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Fueling America

Americans save on gas in Mexico, but costs may hit later

  • Story Highlights
  • A gallon of gas costs about $3.10 in Tijuana; it costs $4.60 north of the border
  • AAA Auto Club warns short-term savings could spiral into long-term expenses
  • Mexican gas containis more sulfur -- which could hurt U.S. cars
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From Thelma Gutierrez
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TIJUANA, Mexico (CNN) -- More Americans, tired of skyrocketing gas prices, are crossing the border to Mexico, where fueling up costs a great deal less.

But the AAA Auto Club warns the short-term savings could spiral into long-term expenses.

Right now a gallon of gas costs about $3.10 in Tijuana, while it's about $4.60 just north of the border in the United States.

That's a $30 savings on a 20-gallon fill-up.

It makes financial sense to commuter Ricardo Fernandez, who lives a few miles away in San Isidro, California. He makes the international run once a week during off hours and doesn't mind waiting in line -- both coming and going.

"Right now the traffic is not bad to go back," Fernandez said. "It takes me about an hour, hour and a half."

While it sounds like a big hassle, Fernandez said he just makes a shopping day out of it.

"I can come shopping ... get some groceries and stuff like that," he said. "It's like saving double." Video Watch Americans buying gas in Mexico »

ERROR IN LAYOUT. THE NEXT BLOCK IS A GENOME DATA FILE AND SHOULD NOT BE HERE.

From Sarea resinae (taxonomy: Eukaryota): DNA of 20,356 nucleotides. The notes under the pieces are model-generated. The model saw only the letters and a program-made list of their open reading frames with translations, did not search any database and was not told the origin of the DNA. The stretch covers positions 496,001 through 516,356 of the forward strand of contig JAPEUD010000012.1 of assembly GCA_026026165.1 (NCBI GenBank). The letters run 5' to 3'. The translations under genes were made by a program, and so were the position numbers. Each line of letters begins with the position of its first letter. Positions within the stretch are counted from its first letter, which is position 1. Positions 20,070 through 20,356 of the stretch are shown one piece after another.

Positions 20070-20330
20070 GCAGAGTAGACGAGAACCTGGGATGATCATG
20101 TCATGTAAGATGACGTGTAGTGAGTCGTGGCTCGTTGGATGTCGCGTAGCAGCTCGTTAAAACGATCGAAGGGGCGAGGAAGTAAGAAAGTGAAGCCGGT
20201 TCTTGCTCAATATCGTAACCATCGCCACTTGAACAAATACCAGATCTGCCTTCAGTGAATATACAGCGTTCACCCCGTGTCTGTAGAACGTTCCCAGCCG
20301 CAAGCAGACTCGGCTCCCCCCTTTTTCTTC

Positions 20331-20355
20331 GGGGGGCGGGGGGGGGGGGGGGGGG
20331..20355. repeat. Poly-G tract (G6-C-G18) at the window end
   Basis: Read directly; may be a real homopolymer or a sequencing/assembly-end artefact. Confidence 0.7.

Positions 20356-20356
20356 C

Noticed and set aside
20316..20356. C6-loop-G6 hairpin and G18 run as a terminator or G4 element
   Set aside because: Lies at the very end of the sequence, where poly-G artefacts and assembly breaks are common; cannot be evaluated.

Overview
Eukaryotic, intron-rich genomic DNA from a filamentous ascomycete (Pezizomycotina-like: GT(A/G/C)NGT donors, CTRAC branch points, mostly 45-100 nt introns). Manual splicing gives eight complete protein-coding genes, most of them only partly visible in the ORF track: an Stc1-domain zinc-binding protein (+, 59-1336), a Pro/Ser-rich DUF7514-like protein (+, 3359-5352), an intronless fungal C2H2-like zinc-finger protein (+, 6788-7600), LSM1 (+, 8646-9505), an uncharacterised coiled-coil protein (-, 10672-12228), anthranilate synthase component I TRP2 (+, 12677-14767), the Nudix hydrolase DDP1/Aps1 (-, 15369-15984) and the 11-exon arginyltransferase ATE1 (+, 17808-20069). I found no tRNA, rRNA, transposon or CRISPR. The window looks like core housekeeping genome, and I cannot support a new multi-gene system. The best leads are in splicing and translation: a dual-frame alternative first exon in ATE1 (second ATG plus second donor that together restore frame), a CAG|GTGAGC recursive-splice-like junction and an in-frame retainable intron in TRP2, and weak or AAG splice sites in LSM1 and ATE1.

The story is a similar one for Pedro Hernandez who lives in Santa Ana, California, about 100 miles to the north. He doesn't make a special trip just to gas up, but he won't pass up a deal either.

"We can come down to visit relatives and shop around," he said. "While we're here, might as well fill up the gas."

Hernandez saved about $40 on his tank.

But the savings might come at a cost: Mexican gas is made with a different formula -- containing more sulfur -- which could hurt your car in the long run, according to Stephen Mazor with AAA's Automotive Research Center.

That fuel mixture can ruin the emission control equipment on American cars and cause them to fail emissions tests.


"Then (you) have to spend a lot of money to repair your car because of the effects of that gas," he said.

Fernandez said his truck is running fine on the Mexican gas, for now, which is all he can afford to worry about until U.S. gas prices go down.

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